LONDON -- Richard Gasquet escaped a lengthy doping ban Wednesday when the International Tennis Federation's tribunal panel ruled that he inadvertently took cocaine by kissing a woman in a nightclub.
The 23-year-old Frenchman, who was cleared to resume playing after completing a 2½-month ban on Wednesday, convinced the independent anti-doping tribunal that he ingested cocaine with the kiss with the woman he had just met.
The tribunal panel of three lawyers said Gasquet consumed no more than "a grain of salt" of the drug, and a long ban would be an injustice in a case that was "unusual to the point of being probably unique."
"We have found the player to be a person who is shy and reserved, honest and truthful and a man of integrity and good character," the tribunal said in its ruling. "He is neither a cheat nor a user of drugs for recreational purposes."
The ITF, which had sought a two-year ban under the terms of the World Anti-Doping Agency's code, was told to impose a retroactive ban of 2 months, 15 days. That cleared 32nd-ranked Gasquet to resume playing.
Gasquet will play again "in the next few weeks," his spokesman Arnaud Lagardere said in a statement.
Gasquet tested positive in a urine sample in March after he pulled out of the Sony Ericsson Open in Key Biscayne, Fla., with a shoulder injury.
After deciding to withdraw from the tournament he went to a nightclub in Miami with friends to see a French DJ perform at a dance music festival, which the tribunal noted was "notoriously associated with use of illegal recreational drugs including cocaine."
Gasquet told the tribunal hearing held in London last month that he kissed a woman, identified in the ruling only as "Pamela."
The tribunal said it was likely she had consumed cocaine during the night, though it had no direct evidence.
Gasquet was "on the balance of probability, contaminated with cocaine by Pamela" and, therefore, not significantly at fault for the doping offense, the ruling said.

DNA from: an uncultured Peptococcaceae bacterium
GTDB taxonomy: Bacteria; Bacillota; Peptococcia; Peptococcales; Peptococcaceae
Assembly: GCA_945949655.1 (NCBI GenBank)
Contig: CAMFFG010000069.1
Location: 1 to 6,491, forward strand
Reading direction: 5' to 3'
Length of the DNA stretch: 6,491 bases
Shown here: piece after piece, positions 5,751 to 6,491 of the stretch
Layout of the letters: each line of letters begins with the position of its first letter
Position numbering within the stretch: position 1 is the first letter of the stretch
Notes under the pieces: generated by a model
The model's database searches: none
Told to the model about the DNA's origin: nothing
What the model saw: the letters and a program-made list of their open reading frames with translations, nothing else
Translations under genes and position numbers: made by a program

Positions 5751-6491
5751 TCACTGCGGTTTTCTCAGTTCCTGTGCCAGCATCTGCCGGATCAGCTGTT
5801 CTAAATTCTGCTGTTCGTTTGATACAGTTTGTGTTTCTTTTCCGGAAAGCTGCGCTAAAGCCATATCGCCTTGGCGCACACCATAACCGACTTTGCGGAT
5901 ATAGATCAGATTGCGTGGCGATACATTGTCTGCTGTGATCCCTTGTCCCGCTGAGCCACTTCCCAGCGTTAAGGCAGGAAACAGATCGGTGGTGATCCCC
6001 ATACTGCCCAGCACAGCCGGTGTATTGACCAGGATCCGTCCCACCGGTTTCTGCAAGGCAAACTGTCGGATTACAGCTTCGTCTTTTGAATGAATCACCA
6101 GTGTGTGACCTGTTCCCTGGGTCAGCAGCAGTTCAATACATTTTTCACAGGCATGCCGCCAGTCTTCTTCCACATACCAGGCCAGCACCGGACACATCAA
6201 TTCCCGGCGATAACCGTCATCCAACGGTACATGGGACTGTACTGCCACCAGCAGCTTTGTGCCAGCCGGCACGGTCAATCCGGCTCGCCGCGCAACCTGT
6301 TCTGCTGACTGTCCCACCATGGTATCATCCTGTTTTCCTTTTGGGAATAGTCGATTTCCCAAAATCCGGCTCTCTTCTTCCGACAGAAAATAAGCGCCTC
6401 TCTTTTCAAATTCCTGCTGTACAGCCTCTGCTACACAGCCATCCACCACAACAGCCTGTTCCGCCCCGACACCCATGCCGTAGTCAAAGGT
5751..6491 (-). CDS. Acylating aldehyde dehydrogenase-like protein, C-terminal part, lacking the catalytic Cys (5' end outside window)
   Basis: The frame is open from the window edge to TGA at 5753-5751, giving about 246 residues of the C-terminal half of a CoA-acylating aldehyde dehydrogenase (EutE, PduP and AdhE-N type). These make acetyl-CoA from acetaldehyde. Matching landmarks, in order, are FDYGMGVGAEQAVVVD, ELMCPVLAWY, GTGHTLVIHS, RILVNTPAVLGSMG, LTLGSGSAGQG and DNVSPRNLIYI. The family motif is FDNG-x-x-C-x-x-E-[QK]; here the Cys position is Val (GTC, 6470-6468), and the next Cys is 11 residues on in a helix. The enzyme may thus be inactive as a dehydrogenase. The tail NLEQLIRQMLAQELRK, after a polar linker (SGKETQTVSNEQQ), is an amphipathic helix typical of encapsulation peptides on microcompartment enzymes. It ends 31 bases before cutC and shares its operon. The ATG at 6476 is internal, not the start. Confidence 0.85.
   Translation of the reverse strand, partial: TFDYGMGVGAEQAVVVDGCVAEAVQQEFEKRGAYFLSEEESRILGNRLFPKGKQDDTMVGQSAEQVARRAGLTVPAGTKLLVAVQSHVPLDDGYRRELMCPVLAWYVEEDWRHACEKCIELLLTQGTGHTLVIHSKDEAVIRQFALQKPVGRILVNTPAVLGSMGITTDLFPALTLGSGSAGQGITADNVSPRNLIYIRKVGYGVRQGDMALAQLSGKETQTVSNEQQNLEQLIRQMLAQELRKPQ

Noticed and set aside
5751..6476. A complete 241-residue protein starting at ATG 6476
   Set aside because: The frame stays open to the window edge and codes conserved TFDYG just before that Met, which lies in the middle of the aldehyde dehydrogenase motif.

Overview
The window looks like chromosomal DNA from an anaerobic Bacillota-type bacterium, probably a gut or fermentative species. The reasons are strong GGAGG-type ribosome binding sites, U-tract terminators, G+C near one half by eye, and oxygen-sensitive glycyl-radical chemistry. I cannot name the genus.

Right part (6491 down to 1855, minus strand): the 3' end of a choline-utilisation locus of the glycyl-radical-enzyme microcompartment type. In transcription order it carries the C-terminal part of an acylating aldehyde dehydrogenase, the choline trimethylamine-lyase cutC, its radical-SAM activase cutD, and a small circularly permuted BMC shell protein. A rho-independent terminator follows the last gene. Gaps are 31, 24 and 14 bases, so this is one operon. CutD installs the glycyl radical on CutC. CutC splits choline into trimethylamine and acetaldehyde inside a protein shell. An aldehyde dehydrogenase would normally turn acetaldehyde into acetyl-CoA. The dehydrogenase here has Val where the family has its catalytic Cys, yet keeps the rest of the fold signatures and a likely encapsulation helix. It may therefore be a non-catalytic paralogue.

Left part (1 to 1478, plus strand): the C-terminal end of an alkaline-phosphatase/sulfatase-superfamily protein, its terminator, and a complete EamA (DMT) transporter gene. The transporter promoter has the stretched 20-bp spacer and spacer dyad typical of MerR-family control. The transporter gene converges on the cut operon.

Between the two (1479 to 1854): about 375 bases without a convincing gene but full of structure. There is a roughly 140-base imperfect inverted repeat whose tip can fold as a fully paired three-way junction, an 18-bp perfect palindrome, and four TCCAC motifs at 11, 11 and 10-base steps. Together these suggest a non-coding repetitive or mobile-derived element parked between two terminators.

"We take into account that the amount of cocaine in the player's body was so small that if he had been tested only a few hours later, his test result would be likely to have been negative," the tribunal stated.
Gasquet also argued at the hearing that his positive test was given after he had pulled out of the Key Biscayne tournament. Cocaine is a banned drug for athletes in competition.
The tribunal said Gasquet's rights to practice his profession would be infringed by a one-year suspension, though it was required to find that a doping offense was committed.
It also noted that Gasquet would be banned for life if he tested positive for a banned drug a second time.
The ruling allowed the Frenchman to keep the ranking points and prize money he gained at tournaments in April.
The ITF provisionally suspended Gasquet when the test result was announced in May and he was forced to miss the French Open and Wimbledon. His ranking has since dropped nine places.
The ruling can be appealed to the Court of Arbitration for Sport within three weeks.
Five-time Grand Slam champion Martina Hingis also tested positive for cocaine, after losing at Wimbledon in 2007, and was banned for two years.
Hingis denied taking the drug but did not appeal the ruling and immediately announced her retirement when the test result was revealed in November 2007. She is eligible to resume her career after the ban ends on Sept. 30, her 29th birthday.
Like Hingis, Gasquet was also tipped for stardom as a teen but failed to follow the Swiss champion by quickly fulfilling his potential.
Gasquet won his first matches on the ATP Tour as a 15-year-old and his ranking peaked at No. 7 after reaching the semifinals at Wimbledon in 2007, when he lost to Roger Federer.
Copyright 2009 by The Associated Press
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